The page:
A new Centre of Excellence for Literacy Teaching will be given £26 million in government funding to open 35 English hubs across the country, Justine Greening is to announce today.

The government will also set up a £7.7 million curriculum fund, which will be used to pay “cultural and scientific institutions” to develop new teaching resources.

The education secretary will set out proposals for a series of measures to improve literacy teaching and expand phonics programmes later today. The announcement has been billed as part of the government’s social mobility strategy, outlined by the education secretary before Christmas.

But these “small initiatives” have been dismissed as a sticking plaster by Labour, which has called for school revenue funding cuts to be reversed.

Like existing maths hubs, the centre will “promote and share effective practice” with a particular focus on language and literacy teaching in reception. This plan builds on Greening’s pledge in her Conservative Party conference speech last year to spend £12 million on new hubs in the north of England.

Greening will also set out plans for a new £435,000 investment in phonics and reading “partnerships”, including £100,000 for 20 roadshows across the country. Again, the focus will be on reception teaching.

She will also explain how £5.7 million of existing strategic school improvement fund money will be used in 469 schools to improve literacy and numeracy skills among around 40,000 children.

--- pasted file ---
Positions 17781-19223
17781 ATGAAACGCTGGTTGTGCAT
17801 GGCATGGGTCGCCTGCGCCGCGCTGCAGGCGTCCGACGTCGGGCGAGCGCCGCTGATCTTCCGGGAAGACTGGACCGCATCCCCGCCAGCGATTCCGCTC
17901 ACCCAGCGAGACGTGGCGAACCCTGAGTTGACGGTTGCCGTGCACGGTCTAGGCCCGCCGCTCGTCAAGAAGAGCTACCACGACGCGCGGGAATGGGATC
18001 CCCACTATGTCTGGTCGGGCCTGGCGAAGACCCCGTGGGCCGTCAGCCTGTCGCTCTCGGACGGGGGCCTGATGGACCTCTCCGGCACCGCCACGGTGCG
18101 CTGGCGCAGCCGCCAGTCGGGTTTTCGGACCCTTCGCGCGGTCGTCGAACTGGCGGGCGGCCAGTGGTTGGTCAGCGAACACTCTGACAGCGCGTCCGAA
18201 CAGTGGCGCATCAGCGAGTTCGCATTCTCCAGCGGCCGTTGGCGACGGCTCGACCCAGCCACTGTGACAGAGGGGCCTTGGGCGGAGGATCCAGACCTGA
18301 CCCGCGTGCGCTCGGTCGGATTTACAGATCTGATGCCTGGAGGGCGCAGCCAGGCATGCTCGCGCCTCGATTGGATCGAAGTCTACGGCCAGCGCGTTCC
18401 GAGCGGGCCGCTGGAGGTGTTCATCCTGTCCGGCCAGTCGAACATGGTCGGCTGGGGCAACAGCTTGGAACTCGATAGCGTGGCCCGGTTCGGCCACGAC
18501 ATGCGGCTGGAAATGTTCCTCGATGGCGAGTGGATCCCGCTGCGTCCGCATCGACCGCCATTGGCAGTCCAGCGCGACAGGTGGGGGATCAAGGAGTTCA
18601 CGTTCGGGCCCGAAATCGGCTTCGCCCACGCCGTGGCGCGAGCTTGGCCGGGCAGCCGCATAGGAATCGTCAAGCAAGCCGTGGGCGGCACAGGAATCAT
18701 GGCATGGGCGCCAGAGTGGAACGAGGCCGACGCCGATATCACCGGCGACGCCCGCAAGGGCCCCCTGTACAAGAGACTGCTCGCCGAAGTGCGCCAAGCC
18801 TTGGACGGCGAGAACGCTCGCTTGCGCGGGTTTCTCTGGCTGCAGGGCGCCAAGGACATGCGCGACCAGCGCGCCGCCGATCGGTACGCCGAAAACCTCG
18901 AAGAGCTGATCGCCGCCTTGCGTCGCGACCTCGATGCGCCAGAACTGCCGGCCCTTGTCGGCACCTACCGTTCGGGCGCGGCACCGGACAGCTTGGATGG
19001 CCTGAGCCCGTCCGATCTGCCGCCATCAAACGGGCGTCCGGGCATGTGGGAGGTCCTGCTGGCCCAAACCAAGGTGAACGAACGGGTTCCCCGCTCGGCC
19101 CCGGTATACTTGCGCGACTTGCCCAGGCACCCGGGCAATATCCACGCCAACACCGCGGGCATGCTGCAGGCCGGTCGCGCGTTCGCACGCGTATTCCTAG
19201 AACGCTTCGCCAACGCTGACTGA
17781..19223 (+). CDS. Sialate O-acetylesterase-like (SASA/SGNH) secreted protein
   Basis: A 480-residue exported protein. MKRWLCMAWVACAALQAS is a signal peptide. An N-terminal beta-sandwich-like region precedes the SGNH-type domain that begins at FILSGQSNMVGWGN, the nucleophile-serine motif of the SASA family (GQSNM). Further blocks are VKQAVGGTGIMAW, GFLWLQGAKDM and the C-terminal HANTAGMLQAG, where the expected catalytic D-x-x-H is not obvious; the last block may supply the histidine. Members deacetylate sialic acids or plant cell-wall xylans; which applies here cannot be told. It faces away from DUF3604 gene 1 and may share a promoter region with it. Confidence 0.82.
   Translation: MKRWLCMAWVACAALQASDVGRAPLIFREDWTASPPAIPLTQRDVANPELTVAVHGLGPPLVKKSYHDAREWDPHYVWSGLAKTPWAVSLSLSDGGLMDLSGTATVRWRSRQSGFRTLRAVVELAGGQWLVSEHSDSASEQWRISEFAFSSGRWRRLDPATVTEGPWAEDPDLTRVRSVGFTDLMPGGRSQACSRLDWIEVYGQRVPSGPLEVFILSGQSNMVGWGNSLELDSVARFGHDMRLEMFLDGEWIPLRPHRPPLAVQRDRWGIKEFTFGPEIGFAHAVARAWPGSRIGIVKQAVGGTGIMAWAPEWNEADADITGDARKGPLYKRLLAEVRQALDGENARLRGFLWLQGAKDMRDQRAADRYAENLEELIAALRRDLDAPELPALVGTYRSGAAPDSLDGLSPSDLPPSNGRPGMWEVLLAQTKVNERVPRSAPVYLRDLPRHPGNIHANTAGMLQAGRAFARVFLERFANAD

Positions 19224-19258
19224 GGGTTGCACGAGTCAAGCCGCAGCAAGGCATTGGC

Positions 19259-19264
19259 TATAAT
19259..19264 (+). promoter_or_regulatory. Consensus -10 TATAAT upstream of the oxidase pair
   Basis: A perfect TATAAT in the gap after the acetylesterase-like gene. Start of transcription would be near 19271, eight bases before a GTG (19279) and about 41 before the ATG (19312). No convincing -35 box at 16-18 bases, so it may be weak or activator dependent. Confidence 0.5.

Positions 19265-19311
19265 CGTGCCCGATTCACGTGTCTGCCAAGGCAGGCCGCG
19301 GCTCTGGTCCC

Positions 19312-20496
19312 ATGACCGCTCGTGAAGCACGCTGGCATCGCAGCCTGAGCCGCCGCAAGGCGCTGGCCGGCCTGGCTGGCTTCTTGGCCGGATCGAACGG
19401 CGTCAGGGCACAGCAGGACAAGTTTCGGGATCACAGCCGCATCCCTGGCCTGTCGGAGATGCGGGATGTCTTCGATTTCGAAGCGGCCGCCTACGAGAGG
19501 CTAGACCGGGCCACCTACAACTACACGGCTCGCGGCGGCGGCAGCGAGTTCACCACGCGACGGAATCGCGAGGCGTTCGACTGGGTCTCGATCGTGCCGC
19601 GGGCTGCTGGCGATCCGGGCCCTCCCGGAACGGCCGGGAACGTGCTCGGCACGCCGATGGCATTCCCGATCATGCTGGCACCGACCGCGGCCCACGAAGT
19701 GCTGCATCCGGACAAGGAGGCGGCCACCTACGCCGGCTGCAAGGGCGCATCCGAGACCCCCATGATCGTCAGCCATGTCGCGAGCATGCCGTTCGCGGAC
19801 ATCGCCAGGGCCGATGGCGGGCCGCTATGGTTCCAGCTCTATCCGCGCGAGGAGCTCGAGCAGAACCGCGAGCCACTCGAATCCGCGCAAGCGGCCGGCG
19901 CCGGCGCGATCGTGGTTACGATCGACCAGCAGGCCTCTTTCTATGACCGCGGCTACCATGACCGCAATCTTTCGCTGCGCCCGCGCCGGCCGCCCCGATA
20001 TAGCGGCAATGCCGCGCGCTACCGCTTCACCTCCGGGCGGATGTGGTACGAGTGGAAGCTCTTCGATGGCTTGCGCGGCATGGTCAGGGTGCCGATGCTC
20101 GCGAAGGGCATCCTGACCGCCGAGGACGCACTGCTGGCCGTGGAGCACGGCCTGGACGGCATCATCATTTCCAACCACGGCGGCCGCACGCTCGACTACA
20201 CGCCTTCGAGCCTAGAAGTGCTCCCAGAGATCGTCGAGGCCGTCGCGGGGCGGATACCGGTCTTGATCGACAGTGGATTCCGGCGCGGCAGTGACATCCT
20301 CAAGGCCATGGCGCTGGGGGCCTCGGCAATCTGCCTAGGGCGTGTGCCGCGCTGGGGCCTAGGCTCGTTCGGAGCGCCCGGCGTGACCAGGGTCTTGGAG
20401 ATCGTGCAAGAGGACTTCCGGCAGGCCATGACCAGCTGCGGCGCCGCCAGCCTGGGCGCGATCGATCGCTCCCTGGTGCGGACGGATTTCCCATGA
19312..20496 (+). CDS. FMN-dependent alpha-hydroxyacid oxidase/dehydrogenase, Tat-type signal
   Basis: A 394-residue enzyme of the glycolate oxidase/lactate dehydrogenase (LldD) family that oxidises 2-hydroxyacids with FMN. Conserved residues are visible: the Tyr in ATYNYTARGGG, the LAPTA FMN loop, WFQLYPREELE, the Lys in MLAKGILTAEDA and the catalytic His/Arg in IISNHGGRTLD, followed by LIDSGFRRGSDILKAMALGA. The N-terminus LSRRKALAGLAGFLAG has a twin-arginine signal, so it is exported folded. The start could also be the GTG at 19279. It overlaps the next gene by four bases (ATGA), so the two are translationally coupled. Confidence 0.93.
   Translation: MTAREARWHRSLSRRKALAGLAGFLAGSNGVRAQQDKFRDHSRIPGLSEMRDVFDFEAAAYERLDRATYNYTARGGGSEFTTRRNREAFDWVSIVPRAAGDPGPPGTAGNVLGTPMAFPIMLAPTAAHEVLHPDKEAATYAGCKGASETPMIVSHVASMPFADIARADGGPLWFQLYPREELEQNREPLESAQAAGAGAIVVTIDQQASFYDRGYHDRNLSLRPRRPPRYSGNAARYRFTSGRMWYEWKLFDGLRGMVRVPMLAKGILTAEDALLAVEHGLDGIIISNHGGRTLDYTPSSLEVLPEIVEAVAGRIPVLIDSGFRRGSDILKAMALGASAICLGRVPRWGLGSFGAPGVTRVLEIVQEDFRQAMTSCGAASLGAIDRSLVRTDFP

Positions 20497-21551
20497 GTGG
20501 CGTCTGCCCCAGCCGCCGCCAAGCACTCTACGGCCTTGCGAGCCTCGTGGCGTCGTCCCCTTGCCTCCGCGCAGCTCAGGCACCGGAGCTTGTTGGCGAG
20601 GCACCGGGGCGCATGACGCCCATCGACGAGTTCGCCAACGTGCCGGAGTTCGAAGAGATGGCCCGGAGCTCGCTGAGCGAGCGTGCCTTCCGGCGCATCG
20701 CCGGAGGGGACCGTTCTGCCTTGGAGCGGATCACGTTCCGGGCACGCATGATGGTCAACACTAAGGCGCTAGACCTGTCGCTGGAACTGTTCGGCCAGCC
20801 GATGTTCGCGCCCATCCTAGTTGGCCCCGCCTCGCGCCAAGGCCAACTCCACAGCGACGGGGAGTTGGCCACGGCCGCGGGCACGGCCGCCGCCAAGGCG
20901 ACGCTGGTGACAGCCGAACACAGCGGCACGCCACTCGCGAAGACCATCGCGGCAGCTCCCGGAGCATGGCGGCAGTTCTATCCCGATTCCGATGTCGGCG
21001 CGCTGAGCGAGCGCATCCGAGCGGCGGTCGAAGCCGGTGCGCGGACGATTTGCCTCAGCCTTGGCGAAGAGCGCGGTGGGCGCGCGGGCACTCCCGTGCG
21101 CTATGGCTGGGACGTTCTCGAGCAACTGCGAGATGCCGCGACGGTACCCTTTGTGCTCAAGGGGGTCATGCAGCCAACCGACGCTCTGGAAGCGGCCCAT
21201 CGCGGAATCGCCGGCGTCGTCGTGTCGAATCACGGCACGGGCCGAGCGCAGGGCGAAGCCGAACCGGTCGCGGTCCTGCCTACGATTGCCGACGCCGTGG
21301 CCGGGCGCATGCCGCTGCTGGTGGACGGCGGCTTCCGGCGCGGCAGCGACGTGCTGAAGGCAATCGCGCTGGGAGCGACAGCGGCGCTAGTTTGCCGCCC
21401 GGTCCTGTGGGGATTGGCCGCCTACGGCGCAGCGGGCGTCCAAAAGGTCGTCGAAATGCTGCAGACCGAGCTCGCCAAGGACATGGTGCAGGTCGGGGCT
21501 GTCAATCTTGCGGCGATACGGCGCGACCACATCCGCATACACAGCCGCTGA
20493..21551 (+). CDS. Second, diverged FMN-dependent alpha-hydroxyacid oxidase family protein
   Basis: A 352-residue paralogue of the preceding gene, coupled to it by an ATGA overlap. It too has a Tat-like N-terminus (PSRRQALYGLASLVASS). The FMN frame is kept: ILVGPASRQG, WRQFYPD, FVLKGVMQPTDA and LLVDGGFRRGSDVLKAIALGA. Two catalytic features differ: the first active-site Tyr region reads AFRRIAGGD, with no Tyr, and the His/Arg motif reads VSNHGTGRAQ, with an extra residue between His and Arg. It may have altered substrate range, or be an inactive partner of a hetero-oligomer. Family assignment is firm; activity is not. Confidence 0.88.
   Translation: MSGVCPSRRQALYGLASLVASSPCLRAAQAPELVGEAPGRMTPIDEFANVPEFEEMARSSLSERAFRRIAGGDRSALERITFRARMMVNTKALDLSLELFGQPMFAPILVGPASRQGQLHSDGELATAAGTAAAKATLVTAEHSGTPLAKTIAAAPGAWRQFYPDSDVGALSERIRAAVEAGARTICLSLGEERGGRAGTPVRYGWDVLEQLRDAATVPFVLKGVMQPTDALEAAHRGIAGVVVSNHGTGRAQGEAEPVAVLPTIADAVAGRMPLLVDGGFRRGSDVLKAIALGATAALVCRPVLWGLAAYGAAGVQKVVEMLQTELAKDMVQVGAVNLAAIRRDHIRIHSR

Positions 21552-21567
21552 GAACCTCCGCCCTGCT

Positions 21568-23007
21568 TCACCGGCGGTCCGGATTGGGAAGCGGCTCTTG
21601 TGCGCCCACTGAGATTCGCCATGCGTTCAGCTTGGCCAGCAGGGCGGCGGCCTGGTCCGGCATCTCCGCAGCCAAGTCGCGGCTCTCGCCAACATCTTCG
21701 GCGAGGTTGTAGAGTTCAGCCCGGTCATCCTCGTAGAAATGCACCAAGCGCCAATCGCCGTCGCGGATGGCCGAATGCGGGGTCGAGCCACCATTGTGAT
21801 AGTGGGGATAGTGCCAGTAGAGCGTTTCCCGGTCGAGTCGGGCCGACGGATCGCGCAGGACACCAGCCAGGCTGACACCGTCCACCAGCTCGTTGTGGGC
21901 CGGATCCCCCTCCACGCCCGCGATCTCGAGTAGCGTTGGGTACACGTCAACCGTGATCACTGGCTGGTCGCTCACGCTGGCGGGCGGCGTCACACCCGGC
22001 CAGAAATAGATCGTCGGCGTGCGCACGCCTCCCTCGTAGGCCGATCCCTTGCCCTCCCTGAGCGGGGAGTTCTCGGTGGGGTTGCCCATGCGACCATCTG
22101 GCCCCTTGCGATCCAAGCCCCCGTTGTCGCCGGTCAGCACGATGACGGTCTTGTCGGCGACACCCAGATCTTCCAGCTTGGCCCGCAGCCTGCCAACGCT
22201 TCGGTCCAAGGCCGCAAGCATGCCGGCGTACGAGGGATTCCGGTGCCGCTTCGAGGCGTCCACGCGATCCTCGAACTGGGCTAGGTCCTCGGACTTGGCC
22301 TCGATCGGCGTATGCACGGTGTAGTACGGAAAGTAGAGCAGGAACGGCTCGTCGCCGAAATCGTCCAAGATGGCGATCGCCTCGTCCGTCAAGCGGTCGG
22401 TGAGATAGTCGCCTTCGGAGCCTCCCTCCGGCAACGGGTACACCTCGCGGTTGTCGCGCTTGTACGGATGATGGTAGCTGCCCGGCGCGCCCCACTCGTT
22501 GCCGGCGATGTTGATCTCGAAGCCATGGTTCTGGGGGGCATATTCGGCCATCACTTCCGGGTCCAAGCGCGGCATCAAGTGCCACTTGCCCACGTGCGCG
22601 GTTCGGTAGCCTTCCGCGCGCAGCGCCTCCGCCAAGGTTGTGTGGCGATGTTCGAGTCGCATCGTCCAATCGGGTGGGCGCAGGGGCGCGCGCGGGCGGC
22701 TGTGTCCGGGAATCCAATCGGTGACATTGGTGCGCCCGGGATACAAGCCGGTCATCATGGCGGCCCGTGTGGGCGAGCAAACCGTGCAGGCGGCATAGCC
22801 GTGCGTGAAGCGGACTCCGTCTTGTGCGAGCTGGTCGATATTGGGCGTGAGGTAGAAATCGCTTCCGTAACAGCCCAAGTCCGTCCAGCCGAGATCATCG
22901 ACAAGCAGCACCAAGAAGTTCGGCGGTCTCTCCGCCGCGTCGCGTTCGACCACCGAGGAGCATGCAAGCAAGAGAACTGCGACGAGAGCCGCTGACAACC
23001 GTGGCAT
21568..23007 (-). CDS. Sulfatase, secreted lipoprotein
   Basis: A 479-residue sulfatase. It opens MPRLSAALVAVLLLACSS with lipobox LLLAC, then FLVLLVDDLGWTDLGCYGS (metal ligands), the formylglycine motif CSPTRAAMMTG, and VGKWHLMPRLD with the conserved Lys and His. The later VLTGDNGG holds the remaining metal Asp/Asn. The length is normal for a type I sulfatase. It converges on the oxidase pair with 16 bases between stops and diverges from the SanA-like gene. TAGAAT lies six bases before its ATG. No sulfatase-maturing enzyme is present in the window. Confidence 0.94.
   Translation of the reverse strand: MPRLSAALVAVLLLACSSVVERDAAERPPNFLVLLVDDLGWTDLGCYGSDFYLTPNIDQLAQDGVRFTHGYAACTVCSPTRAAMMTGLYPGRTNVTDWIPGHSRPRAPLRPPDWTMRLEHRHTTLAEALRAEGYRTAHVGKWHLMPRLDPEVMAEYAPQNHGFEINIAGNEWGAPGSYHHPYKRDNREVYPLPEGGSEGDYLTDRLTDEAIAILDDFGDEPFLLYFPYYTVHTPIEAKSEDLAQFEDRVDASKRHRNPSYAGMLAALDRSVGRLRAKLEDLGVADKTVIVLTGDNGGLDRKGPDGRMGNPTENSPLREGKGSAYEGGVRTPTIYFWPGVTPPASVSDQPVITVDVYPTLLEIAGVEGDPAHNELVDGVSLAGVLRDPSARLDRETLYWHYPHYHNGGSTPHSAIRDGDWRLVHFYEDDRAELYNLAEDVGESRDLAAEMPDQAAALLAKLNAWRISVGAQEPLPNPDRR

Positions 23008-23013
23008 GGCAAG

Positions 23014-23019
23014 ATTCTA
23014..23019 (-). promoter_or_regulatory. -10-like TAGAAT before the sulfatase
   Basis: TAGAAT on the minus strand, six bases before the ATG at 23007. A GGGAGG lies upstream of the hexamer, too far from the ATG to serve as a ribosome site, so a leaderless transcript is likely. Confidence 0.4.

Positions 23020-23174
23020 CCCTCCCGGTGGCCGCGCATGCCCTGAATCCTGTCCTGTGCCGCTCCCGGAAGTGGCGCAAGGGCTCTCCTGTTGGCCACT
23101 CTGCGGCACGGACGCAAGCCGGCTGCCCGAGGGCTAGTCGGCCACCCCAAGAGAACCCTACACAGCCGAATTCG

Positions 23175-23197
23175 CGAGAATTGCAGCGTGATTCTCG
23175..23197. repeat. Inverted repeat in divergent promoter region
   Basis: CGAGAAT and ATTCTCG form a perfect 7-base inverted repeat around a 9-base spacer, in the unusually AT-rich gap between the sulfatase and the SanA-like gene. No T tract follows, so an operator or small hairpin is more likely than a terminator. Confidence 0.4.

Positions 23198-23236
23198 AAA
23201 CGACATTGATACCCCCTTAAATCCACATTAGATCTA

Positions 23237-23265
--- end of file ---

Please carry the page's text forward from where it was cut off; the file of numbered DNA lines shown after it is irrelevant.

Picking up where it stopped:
The £7.7 million curriculum fund, which was mentioned in the Conservative’s election manifesto last year, will “encourage the development of high-quality teaching resources by organisations, including by leading cultural and scientific institutions”.

Greening said the investment will mean that “once they are at school, every child will get the best literacy teaching”.

But Angela Rayner, the shadow education secretary, said the funding would do “nothing” to reverse £2.7 billion in cuts to school budgets since 2015.

“Once again this government believes that these small initiatives are enough to reverse the damage they are doing to our schools,” she said. “Until this government gets the basics right they will never be able to deliver the education that every child deserves.”